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Personal Jurisdiction

  • aka territorial jurisdiction
  • in personam jurisdiction
    • plaintiffs typically prefer this
    • usually necessary for money awards; a cleaner way to collect
    • not the only thing that determines where a suit may be brought
      • venue
  • in reim jurisdiction
    • in reim
      • when property is seized to establish jurisdiction and that property itself is the issue of the suit
      • courts judgment is binding against the entire world
    • quasi in reim
      • the property is seized to establish justification, but the property itself is not at issue
  • consent is always a basis for jurisdiction
  • typically appearing before a court implies consent to its jurisdiction
    • but then how do you contest the jurisdiction?
      • a limited appearance (in some states)
  • over whom may a state assert its jurisdiction in these different ways?
    • terrestrial jurisdiction determines in which state you can sue a defendant
    • you can only sue where a court can appropriately exert its power over that person

Service of process serves two functions

  • notice of suit
  • Formalized exertion of the state's power over the defendant

    • you must answer this, if you don't, we will default you and we will send sheriffs down to enforce the ruling.
  • a state has sovereignty over its land, but it's not in a state of permanent jurisdiction over that land--it must follow steps.

  • Pennoyer v. Neff (p. 105)

    • dispute over $290 in legal fees
    • the problem here is not notice, it is the exertion of state power
    • Oregon court issues default on Neff
      • he gets Oregon to seize his property
    • Pennoyer was the purchaser of the property (from Mitchell)
    • What establishes the validity of the sheriff's auction?
      • Whether or not the judgment that lead to the auction was a valid judgment.
    • failure to attach property before filing suit
      • if he seized property at the time he filed the lawsuit, he could have exerted jurisdiction from in reim
    • by winning the judgment without appropriate jurisdiction, and then trying to enforce it, he was trying to enforce an invalid judgment.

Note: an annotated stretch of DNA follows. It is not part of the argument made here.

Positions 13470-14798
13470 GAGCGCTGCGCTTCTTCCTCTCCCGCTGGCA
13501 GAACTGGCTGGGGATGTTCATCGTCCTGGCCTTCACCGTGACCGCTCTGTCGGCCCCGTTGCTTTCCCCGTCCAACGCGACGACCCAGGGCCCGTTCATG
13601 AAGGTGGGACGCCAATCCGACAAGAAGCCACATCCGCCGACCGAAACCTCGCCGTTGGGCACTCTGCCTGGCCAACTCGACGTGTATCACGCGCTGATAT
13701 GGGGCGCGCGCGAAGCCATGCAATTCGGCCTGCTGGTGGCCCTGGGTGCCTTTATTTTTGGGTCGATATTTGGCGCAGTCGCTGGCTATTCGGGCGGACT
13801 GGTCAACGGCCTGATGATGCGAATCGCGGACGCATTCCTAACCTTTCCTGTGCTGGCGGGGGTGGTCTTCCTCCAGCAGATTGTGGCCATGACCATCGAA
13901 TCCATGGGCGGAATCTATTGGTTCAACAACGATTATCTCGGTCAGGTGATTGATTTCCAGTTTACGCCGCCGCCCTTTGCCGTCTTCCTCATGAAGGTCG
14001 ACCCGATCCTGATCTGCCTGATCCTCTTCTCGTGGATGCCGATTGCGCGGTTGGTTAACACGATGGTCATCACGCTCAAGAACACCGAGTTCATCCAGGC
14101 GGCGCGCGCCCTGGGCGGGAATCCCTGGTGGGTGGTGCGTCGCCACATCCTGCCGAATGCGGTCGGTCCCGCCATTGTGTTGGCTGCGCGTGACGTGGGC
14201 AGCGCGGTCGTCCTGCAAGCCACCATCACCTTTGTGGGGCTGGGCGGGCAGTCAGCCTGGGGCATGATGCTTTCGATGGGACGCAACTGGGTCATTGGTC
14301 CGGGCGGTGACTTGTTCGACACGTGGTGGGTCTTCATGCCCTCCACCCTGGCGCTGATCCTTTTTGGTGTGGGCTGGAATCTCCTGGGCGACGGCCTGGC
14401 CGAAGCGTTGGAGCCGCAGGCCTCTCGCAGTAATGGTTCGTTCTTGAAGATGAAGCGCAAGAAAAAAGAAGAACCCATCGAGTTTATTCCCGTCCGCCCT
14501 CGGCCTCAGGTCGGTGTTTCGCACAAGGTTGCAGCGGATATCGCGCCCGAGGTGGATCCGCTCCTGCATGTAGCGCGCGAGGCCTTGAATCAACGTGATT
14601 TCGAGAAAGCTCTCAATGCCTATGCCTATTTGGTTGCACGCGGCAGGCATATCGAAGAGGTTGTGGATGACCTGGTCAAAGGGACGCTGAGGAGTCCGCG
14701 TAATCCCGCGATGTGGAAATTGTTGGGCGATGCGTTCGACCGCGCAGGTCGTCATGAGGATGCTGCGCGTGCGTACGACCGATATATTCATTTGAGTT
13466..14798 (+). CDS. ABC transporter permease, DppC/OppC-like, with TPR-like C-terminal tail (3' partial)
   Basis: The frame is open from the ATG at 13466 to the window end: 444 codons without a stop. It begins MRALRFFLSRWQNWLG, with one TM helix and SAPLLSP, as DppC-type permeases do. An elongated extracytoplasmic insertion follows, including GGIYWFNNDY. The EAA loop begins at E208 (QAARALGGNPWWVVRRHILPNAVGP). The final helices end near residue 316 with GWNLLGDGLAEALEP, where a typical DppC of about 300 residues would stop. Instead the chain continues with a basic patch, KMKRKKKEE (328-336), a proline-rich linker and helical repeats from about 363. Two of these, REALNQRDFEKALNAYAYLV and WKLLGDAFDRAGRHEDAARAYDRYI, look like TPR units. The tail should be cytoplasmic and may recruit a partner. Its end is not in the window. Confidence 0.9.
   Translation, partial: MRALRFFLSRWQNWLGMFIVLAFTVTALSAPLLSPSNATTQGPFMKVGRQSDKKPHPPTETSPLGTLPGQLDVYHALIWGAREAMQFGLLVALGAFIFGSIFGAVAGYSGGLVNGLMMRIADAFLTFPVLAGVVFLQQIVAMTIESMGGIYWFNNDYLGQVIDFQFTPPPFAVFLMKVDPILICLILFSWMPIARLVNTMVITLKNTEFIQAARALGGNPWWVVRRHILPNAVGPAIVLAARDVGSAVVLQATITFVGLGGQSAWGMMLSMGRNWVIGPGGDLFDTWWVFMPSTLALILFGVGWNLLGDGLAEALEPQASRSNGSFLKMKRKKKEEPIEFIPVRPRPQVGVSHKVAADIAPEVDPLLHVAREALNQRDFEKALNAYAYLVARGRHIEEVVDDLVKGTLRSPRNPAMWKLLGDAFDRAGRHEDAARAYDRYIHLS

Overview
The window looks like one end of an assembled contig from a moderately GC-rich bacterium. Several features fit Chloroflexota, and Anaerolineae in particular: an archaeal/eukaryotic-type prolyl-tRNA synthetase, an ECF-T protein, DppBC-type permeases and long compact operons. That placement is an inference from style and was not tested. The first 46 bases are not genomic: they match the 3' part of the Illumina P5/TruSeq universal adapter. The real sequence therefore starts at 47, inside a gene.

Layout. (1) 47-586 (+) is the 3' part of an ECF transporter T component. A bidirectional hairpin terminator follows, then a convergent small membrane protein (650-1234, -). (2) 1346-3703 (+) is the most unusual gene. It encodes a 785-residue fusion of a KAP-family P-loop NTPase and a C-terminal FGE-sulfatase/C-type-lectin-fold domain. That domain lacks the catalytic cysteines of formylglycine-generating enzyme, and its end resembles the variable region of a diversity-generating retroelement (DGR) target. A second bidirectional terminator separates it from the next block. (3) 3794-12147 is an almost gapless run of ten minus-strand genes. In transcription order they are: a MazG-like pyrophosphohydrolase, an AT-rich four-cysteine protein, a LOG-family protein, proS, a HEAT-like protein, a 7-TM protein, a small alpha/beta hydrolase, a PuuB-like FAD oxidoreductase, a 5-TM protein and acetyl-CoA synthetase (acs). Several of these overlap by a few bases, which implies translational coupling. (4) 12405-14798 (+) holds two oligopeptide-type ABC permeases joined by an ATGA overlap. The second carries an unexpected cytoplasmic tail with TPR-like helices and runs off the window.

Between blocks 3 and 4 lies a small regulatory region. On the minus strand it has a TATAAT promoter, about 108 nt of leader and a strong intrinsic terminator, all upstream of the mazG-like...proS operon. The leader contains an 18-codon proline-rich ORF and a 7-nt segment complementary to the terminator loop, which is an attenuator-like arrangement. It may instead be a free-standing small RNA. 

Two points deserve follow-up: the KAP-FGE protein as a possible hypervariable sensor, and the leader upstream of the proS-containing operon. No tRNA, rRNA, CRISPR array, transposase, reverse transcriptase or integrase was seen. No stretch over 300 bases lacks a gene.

• Constitutional provision(s) at issue:
      • due process
        • defendant has a right of due process to:
    • personal jurisdiction becomes a due process question - formalistic, jurisdictional, territorial, etc etc (federalist vision; US carved up into separate jurisdictions).
    • historical forces in late 19th century in the highly territorial assumption that state only had jurisdiction only over the people and property within its borders (cars, interstate commerce, large corporation etc etc)
      • doctrines of implied consent get around the Pennoyer view
  • Every state has a law instead of Rule 4; about seizing property in order to assert jurisdiction--typically requires notice, that has constitutional standards

  • consent was and is an exception to territorial jurisdiction requirements / an automatic basis to territorial jurisdiction - express consent through contract - form selection clauses - i.e. "if there is a dispute, I hereby consent to jurisdiction in _________" - theories of implied consent, too - didn't seize any property

    • Washington couldn't assert in quasi reim jurisdiction because the value of Intl Shoes' inventory in the state was too small
    • What tests does Intl Shoe establish for jurisdiction for an out of state defendant?
      • "continuous and systematic activities" is sufficient, but not the minimum
      • "isolated and sporadic" can be enough if the claim arises out of those contacts
    • Are there minimum contacts?
      • Are the contacts such that asserting jurisdiction of this out of state defendant violate standards of "fair play and substantial justice"?
    • if a company can reach out to a state when it is their benefit (ex as plaintiffs in a suit), then it can be made a defendant in that suit
    • arising out of jurisdiction vs. general jurisdiction
      • when are a D's actions in a state so continuous that you can sue them for anything?
    • how the approach here differs from that of Pennoyer:
      • Pennoyer: is it there? is the property in the state?
      • Intl Shoe: is it fair?
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